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Los Alamos National Laboratory

Los Alamos National Laboratory (Jathan Campbell)

(Tribune News Service) — Nuclear deterrence is in full display during the war in Ukraine, with Russia and the U.S. threatening each other with nuclear destruction to force restraint, Los Alamos National Laboratory's director said during an online forum Tuesday.

Russia has told the U.S. and its allies not to intervene militarily in Ukraine, and President Joe Biden has made clear that Russia must not encroach one inch upon a NATO country — and both sides raise the specter of nuclear attacks if these boundaries are breached, lab Director Thom Mason said.

"The role that deterrence is playing in the Ukraine right now, really from both the U.S. and Russian side, is to attempt to limit that conflict," Mason said.

Mason is a staunch advocate of the lab producing 30 plutonium warhead triggers, also known as pits, per year by 2026, saying it's necessary to modernize the nuclear arsenal and maintain a strong deterrent against adversaries like Russia.

Plans also call for the Savannah River Site in South Carolina to make an additional 50 pits yearly by mid-2030.

Mason said he spoke with Biden during his Saturday visit to Santa Fe. They talked about the lab's protection against wildfires but also briefly about the situation in Ukraine, Mason said.

"At the end of the Cold War, there may have been — in fact, there was — some hope that we would be headed to a world where nuclear deterrence would be less important," Mason said. "And that's not the world we find ourselves [in] ... in 2022."

But critics of the lab's push to bolster its nuclear weapons program think the pit production goals are unrealistic and unnecessary.

Jay Coghlan, executive director of Nuclear Watch New Mexico, asked Mason in a written question why the lab is spending tens of billions of taxpayers' dollars ramping up production of the bomb cores when a 2006 study found the ones left over from the Cold War are good for 85 years.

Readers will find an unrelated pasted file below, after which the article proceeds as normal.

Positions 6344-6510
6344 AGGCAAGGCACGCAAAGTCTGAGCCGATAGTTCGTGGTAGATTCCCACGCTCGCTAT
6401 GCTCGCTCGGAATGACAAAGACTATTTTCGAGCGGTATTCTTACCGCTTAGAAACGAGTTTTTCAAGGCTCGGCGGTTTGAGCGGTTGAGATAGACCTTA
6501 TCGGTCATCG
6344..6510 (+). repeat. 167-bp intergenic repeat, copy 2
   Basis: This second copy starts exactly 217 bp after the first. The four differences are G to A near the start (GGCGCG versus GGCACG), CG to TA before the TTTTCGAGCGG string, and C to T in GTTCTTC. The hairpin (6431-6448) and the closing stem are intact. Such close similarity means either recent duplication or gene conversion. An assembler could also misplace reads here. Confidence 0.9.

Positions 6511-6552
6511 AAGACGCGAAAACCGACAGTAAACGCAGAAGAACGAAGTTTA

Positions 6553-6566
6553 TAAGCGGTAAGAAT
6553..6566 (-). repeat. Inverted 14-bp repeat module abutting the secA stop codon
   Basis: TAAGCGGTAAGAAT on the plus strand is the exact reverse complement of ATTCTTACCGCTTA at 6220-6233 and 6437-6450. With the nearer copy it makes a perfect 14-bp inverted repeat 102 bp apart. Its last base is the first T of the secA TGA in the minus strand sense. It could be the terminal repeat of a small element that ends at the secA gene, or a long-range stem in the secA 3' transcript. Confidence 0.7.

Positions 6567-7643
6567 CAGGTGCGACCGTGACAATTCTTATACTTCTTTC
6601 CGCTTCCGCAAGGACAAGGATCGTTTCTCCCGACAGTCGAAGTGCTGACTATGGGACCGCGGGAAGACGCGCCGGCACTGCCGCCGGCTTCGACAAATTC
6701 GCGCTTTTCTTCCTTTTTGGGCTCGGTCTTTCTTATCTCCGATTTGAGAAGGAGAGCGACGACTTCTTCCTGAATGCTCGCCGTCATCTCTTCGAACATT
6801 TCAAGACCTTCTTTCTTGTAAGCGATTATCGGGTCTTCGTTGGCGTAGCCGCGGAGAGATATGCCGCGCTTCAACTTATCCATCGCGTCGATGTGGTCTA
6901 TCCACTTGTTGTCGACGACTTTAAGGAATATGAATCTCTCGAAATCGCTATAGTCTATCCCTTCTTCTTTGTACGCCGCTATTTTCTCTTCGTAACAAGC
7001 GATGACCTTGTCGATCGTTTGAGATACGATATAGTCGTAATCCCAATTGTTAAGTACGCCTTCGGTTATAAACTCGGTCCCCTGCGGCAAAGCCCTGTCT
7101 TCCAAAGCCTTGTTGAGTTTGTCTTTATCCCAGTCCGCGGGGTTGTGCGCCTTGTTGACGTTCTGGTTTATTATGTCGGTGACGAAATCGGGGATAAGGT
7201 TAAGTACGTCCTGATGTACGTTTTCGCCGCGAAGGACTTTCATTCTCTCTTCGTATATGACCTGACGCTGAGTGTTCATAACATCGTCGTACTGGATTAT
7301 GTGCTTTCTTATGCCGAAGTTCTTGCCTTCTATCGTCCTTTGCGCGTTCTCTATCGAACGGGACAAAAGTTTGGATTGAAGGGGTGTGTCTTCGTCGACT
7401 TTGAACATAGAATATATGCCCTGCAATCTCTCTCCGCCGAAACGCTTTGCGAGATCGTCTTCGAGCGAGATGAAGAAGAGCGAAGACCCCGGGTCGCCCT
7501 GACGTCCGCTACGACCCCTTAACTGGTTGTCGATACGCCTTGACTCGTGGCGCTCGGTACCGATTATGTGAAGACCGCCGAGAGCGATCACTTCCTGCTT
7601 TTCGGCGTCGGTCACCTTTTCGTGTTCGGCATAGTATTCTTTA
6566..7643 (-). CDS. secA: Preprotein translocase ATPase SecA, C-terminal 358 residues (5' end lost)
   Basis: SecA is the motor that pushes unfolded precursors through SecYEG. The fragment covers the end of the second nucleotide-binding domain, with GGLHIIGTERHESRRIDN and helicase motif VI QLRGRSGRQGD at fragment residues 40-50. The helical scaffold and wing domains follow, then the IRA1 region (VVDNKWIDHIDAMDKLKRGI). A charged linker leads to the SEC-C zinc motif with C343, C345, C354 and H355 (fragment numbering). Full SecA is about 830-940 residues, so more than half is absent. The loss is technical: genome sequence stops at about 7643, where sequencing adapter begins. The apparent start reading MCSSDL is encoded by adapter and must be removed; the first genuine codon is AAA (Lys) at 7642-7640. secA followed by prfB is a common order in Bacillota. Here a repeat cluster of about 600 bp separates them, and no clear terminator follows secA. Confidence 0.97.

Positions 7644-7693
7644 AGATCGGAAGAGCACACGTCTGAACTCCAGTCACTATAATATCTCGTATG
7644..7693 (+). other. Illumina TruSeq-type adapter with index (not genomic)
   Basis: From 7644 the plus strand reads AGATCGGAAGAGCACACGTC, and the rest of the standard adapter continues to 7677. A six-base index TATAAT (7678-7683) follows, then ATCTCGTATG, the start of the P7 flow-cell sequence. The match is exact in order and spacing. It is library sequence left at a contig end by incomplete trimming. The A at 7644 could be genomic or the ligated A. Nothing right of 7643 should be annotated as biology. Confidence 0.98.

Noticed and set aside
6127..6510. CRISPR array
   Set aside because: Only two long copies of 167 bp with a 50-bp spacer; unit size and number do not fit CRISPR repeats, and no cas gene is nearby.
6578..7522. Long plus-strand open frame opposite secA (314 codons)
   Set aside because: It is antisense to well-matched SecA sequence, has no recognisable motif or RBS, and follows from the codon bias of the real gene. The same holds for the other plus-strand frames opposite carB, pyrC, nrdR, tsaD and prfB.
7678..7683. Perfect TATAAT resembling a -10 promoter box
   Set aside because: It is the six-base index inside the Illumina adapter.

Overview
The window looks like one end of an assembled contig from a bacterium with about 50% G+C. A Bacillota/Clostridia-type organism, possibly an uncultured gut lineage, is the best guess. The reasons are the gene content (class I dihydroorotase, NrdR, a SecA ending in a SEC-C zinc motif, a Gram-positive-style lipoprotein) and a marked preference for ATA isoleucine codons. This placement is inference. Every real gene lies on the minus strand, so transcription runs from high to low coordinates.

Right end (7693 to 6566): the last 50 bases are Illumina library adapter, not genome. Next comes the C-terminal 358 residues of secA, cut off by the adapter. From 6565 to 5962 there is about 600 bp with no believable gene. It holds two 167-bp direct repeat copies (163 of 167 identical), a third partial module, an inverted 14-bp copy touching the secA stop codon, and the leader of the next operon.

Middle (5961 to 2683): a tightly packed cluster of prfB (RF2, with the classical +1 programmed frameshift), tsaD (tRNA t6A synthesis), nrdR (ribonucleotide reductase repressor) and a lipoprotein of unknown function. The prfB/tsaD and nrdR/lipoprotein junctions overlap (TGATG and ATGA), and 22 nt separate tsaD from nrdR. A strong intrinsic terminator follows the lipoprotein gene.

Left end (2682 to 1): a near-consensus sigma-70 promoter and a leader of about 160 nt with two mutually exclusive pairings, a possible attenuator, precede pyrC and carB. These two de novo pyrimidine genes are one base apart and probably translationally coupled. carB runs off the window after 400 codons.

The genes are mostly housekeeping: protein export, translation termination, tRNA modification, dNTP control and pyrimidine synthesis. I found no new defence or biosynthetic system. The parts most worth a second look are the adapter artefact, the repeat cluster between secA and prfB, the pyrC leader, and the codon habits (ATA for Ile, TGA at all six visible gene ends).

Mason replied the authors of the study later supported resuming pit production to ensure they won't all have to be replaced en masse.

Most pits in the current stockpile are already 40-plus years old, Mason said. If you let them all expire at once, it will require massive production on the scale of Rocky Flats, he said, referring to the Colorado pit factory that made 1,000 a year before closing in 1989.

The pit production that's in the works will only replenish the nuclear weaponry gradually, which means there will be some 85-year-old pits in the stockpile before it's over, Mason said.

"We don't know what the future portends in their ability to age gracefully," Mason said. "This is a problem that gets worse if we wait longer."

After the forum, Coghlan wrote in an email he was unsatisfied with Mason's response. The question read to Mason was stripped of some wording necessary for context, Coghlan said.

Also, the study's authors actually called for more detailed research before resuming pit manufacturing, he said.

Efforts to get the pit production rolling on schedule is reflected in the lab's increasing budget, which has led to more hiring and more upgrades to infrastructure, Mason said.

The Los Alamos lab's funding would jump to about $4.6 billion from this year's $3.5 billion under the U.S. Energy Department's early budget requests for fiscal year 2023.

The lab is on track to hire 2,000 people in the current fiscal year, Mason said.

But the increased hiring isn't being felt on Los Alamos' transportation system because a quarter of the lab's workforce, which includes full- and part-time employees, is telecommuting, Mason said. Also, a portion are working at the two office buildings the lab is leasing in Santa Fe, he said.

When asked about plans to add a high-voltage transmission line, Mason said it is needed to give the lab a redundant or backup power supply, which is especially important for its supercomputers. The current power lines are reaching their capacity.

An environmental assessment will be done to gauge the impacts of the new line, which will require new transmission towers along its entire path across White Rock Canyon, south through the Caja del Rio area and then east through the Santa Fe National Forest to a substation.

Calls to boost protections for the Caja del Rio have grown louder since part of the La Cieneguilla Petroglyphs within the sprawling area were vandalized.

Mason said he supports minimizing the power line's impacts on the Caja del Rio.

The lab has entered agreements to buy solar and wind power from suppliers in an effort to use more green energy, but a new transmission line is needed, he said.

"We've got to get that power up the hill," Mason said.

© 2022 The Santa Fe New Mexican (Santa Fe, N.M.)

Visit www.santafenewmexican.com

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